An organisation that has been trading for less than 18 months is more likely to have Compliance Officers visit them pre-licence (before the licence is granted). Certain business sectors may also be at risk of future visits (restaurants/hospitality) but in short, UKVI can visit any organisation at any time.
It is therefore important that organisations can demonstrate good HR and recruitment processes and systems are in place and all sponsored worker’s personnel file are updated in line with UKVI’s Appendix D guidance.
Q: Once my Sponsor Licence is approved – do I need to do anything further?
A: Once an application is approved, an organisation will be awarded an “A-rated” sponsorship status and access will be granted to an online Sponsor Management System (SMS). The online SMS is an organisation’s own secure portal which allows the organisation to assign Certificate of Sponsorships (CoS) to EU and non-EU workers – must satisfy the Skilled Worker requirements i.e. role must be at least RQF Level 3 or above and meet the minimum salary threshold.
Secondly, throughout the duration of being a sponsor, organisations must comply with their sponsor obligations. In determining whether an organisation meets its sponsorship obligations, UKVI will look at the following areas:
Record keeping and recruitment practices – for each sponsored worker, sponsors should retain a personnel file consisting of their sponsorship records. Such documents will include CoS, role profile, pay-slips, evidence of the resident labour market test (if applicable).
Monitoring immigration status: All employers must be performing right to work checks on all employees (on or before first day of employment). Employers should also be able to evidence they have systems in place to track the visa expiry date of non-EEA nationals who are on a time-limited visa.
Monitoring/tracking migrant workers: Employers must be able to demonstrate they have systems/processes in place to track the whereabouts of their sponsored workers. This involves recording absences and annual leave requests for those employees. UKVI also expect to see organisations regularly reporting certain information via the SMS (usually within 10 working days of the event happening).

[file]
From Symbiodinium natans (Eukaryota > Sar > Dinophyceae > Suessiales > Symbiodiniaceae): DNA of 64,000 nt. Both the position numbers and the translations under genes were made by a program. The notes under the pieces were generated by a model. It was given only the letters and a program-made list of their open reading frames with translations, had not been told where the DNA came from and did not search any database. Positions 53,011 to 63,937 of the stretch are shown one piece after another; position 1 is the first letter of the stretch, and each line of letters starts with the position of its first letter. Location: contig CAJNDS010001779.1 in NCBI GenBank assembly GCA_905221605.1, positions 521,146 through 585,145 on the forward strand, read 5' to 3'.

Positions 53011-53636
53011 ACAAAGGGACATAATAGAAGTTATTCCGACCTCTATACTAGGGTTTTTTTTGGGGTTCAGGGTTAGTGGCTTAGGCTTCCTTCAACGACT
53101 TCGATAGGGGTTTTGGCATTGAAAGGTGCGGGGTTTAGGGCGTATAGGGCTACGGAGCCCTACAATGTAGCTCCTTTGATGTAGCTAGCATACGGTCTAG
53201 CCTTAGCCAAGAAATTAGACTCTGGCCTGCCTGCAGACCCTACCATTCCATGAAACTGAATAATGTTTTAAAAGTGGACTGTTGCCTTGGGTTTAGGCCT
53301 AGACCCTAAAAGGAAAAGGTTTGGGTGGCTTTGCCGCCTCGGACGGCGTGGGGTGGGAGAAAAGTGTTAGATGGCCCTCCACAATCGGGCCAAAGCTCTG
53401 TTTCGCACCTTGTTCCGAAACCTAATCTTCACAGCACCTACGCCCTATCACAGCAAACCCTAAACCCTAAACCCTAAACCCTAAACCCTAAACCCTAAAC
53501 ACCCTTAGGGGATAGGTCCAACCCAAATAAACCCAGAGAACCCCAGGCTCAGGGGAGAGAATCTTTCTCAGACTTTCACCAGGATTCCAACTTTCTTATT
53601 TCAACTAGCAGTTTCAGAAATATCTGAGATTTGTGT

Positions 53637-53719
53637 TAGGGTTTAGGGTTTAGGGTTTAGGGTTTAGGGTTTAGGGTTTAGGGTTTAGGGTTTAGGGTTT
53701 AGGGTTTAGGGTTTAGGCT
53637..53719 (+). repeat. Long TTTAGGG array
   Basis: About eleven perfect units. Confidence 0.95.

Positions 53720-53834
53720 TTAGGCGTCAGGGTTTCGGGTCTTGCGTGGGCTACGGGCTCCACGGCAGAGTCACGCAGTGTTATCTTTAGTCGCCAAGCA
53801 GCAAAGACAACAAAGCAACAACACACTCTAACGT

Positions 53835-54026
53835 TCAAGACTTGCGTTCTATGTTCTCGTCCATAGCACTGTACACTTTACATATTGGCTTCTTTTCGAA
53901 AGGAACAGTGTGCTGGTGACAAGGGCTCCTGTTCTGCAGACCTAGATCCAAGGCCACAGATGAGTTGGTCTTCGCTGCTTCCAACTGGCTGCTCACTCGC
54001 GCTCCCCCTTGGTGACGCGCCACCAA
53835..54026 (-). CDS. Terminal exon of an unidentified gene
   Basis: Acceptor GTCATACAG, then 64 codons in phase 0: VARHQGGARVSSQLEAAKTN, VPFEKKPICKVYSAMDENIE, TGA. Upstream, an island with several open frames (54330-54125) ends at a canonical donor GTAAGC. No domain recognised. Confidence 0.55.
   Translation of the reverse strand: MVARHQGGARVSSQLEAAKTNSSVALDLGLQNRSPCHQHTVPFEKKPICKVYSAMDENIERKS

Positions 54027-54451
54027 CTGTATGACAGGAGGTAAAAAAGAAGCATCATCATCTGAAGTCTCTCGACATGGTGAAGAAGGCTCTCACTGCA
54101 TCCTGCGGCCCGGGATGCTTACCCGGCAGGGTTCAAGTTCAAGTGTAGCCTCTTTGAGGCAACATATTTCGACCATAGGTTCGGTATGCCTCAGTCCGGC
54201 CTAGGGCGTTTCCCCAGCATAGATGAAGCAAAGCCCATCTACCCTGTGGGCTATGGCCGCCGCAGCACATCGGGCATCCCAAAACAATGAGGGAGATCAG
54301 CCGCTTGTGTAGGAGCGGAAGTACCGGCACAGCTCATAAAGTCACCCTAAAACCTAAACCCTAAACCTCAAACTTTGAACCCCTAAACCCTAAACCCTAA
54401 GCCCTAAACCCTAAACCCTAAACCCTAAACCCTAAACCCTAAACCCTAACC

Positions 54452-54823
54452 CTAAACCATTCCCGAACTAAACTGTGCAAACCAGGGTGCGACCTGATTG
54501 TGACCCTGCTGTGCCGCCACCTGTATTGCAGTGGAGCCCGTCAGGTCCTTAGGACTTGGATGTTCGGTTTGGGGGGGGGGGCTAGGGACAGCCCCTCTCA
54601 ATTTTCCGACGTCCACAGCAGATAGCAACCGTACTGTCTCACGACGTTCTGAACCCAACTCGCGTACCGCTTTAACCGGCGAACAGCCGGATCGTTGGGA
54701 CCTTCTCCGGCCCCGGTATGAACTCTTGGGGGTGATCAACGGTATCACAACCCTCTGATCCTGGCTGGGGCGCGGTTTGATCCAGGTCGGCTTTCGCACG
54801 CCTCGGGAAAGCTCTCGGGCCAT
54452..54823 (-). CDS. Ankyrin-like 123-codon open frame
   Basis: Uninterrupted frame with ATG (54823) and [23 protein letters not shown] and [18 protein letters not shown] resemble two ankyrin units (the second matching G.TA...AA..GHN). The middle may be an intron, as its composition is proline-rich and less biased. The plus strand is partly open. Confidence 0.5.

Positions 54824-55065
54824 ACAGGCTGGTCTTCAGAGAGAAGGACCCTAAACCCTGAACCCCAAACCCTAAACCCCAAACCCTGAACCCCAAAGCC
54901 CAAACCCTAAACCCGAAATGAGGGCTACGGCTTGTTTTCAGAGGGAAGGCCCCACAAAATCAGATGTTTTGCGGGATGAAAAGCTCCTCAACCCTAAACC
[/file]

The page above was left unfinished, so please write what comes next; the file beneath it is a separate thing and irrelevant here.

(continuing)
Up to date contact details: Employers should be able to evidence they have a system in place which records contact details for sponsored workers – current and past details should be retained.
Our business immigration team are experienced in preparing sponsor licence applications and are proud to boast a 100% success record. We also work with employers to assess whether they have robust HR/recruitment systems and processes in place to ensure they are in a position to continue to meet their sponsorship obligations.
If your organisation requires legal assistance or you would just like to discuss your situation, please do not hesitate to contact our Head of Business Immigration, Sundeep Rathod.
In a judgment handed down on Tuesday 19th January, SMB won a claim to recover the domain name blackjack.com on behalf of our client, Hanger Holdings.Read more
On 4th January the Prime Minister announced that a new national lockdown would come into force from midnight 5th January as a result of the continuing coronavirus pandemic.Read more
SMB advise Stagwell Group LLC, the digital marketing investment group, on its acquisition of London based digital marketing agency, Forward3D Group.Read more